Seoul is an urban playground, home to skyscrapers, quirky cafés, bustling markets and more beauty stores than you could visit in a lifetime. But there’s also an abundance of national parks and outdoor spots, making the capital an underrated paradise for anyone up for an adventure in nature.
Flanked by a sizeable national park and seven mountains, one of the best things to do in Seoul is catch a breath of fresh air. Sure, you may lose it in the next breath if you choose to hike one of the steep peaks in Bukhansan National Park, but the views are worth the effort.
With mountains to the north, rugged islands off the west coast and a river thundering through the heart of the city, these are some of the best outdoor activities when visiting Seoul.
Scale Seoul's tallest peak at Bukhansan National Park
While there are plenty of mini mountains in and around Seoul, hiking enthusiasts may wish to take on the tallest. Baegundae Peak can be found an hour from the city within Bukhansan National Park, known as the ‘lungs of Seoul’. Bukhansan offers hiking trails of varying difficulties, from simple strolls to the 3.5-hour return scramble to Baegundae Peak. Remember to bring proper footwear and enough drinking water for the steep trek up this 836-metre (2,743-foot) limestone peak. Your reward? Views over craggy cliffs, amber leaves and sprawling Seoul in the distance. Bukhansan translates as ‘mountains north of the Han River’, which should give you a clue as to its location. Catch bus number 704 from Gupabal Station (headed north towards Bukhansanseong Fortress) and jump off at the entrance to the park.
Running through central Seoul, the Han River brings all the necessities: transport links, natural habitats and endless picnic spots. One of the most enjoyable outdoor activities in Seoul is hiring a bike from Yeouido Hangang Park and cycling through 11 riverside parks, stopping at viewpoints and urban art installations. Don’t miss Seonyudo Park, located on an island in the river. Take the Yanghwa Bridge until you see the Seonyudo Park exit and, after exploring the island, reward your efforts with coffee and river views at Caféteria Naru. Bike hire costs between 3,000-6,000 won (£2-£4) per hour depending on the type you choose. Tandems are available should you be feeling romantic.
For an outdoor activity in Seoul with unrivalled views, the City Walls could be classed as either a history lesson or a hike. Hanyangdoseong measures 18 kilometres (11 miles) in length, built in 1396 to protect the city from encroaching enemies.Travelling between Seoul’s four main mountains, Inwangsan, Naksan, Bugaksan and Namsan, the City Walls pass by new and old: 600-year-old turrets looking out over gleaming skyscrapers. Take the one-hour Naksan Mountain Trail between Heunginjimun Gate and Hyehwamun Gate for a gentle hike, or the three-hour Baegak Trail between Changuiman Gate and Hyehwamun Gate. As this section passes the Blue House (the residence of the President of South Korea), you must bring your passport for identification.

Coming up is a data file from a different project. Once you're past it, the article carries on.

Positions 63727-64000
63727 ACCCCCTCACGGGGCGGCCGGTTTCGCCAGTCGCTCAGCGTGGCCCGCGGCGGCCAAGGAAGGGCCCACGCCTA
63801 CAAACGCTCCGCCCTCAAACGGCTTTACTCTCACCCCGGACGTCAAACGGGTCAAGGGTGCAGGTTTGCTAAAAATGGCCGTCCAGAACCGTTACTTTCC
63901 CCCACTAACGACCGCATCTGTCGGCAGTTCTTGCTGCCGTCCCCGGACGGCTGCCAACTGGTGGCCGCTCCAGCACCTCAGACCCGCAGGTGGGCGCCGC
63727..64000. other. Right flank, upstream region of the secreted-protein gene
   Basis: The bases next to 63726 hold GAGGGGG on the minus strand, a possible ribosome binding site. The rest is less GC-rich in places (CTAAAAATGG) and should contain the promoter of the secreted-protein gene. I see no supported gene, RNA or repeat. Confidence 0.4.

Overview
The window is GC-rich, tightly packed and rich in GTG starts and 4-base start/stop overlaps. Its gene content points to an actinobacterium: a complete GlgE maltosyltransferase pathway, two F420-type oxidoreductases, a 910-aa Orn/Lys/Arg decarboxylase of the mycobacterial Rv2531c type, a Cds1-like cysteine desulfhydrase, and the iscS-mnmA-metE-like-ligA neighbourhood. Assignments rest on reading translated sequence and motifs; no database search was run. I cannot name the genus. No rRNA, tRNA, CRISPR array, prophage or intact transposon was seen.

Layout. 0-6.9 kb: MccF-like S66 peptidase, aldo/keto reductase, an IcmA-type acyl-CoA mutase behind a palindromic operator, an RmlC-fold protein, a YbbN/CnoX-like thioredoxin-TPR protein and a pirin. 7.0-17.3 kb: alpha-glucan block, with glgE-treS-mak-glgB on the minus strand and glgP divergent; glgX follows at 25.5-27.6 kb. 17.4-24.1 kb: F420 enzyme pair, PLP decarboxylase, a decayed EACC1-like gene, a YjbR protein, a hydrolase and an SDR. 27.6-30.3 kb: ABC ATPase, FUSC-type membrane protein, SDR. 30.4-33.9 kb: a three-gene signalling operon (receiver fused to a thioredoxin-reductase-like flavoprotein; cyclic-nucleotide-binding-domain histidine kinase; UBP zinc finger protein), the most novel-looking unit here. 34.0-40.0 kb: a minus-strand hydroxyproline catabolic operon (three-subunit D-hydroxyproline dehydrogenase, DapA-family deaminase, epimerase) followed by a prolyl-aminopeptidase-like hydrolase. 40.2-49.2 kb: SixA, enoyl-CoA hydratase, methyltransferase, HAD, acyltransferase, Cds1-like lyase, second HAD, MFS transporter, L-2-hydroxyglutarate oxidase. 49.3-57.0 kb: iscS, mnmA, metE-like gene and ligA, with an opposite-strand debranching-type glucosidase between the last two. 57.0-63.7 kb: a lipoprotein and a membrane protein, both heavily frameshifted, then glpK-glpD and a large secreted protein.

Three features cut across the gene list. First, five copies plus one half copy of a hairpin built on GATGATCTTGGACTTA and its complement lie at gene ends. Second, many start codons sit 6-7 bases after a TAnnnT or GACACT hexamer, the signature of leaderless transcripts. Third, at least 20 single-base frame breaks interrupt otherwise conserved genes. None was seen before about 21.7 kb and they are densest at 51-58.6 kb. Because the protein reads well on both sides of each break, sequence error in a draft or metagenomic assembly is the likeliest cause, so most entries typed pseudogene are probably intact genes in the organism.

The tiny landmass of Nami Island was accidentally formed when the waters of the Han River rose around it during the 1940s. Now, it’s one of the most popular day trips from Seoul, home to a dense redwood forest and the idyllic-sounding Garden of Morning Calm. If that all sounds a little too zen, why not turn up the adrenaline and zip-wire onto Nami Island from an 80-metre (262-foot) tower on the mainland? Guests can zip beside each other on twin cables reaching speeds of 55kph (35mph). Nami island is a one-hour drive from Seoul by car or bus. A ride on the ZipRider, island admission and return ferry costs 44,000 won (£29).
While Japan probably springs to mind as a ski destination before South Korea, there are some excellent slopes on the mountains that surround Seoul. Elysian Gangchon Resort (open November to March) can be reached by subway in just one hour from Seoul, making it a popular option for outdoor adventurers on a budget. The resort spans more than 200,000 square metres (50 acres) and has slopes for beginners and advanced skiers and snowboarders. Catch the Gyeongchun Line from Seoul’s Cheongnyangni Station to Baegyang-ri Station.
While the parks along the Han River can get crowded over the weekend, the sleepy banks of Cheonggyecheon Stream are a lesser-known oasis in otherwise busy Seoul. Product of an urban development project aiming to bring new life and green space to the capital, Cheonggyecheon is an 11-kilometre (7-mile) stream and walkway that runs through downtown Seoul. Despite its urban location, you’ll spot plenty of fish and birds in the waterways and grassy spaces. Whether or not you walk the entire stretch, the best place to begin is Cheonggye Plaza close to Gwanghwamun Station.
Two hours from the capital by bus is Seoraksan National Park, home to Korea’s third tallest mountain and various scenic hiking trails. The most popular is the steep climb to Daecheongbong Peak, a dramatic granite cliff overlooking the park.While a trip to Seokransan National Park is possible during a day trip from Seoul, it’s advisable to spend a night nearby in Sokcho city. The park is home to 1,562 animal species, as well as Buddhist temples and impressive caves, so you won’t run out of ways to fill the time.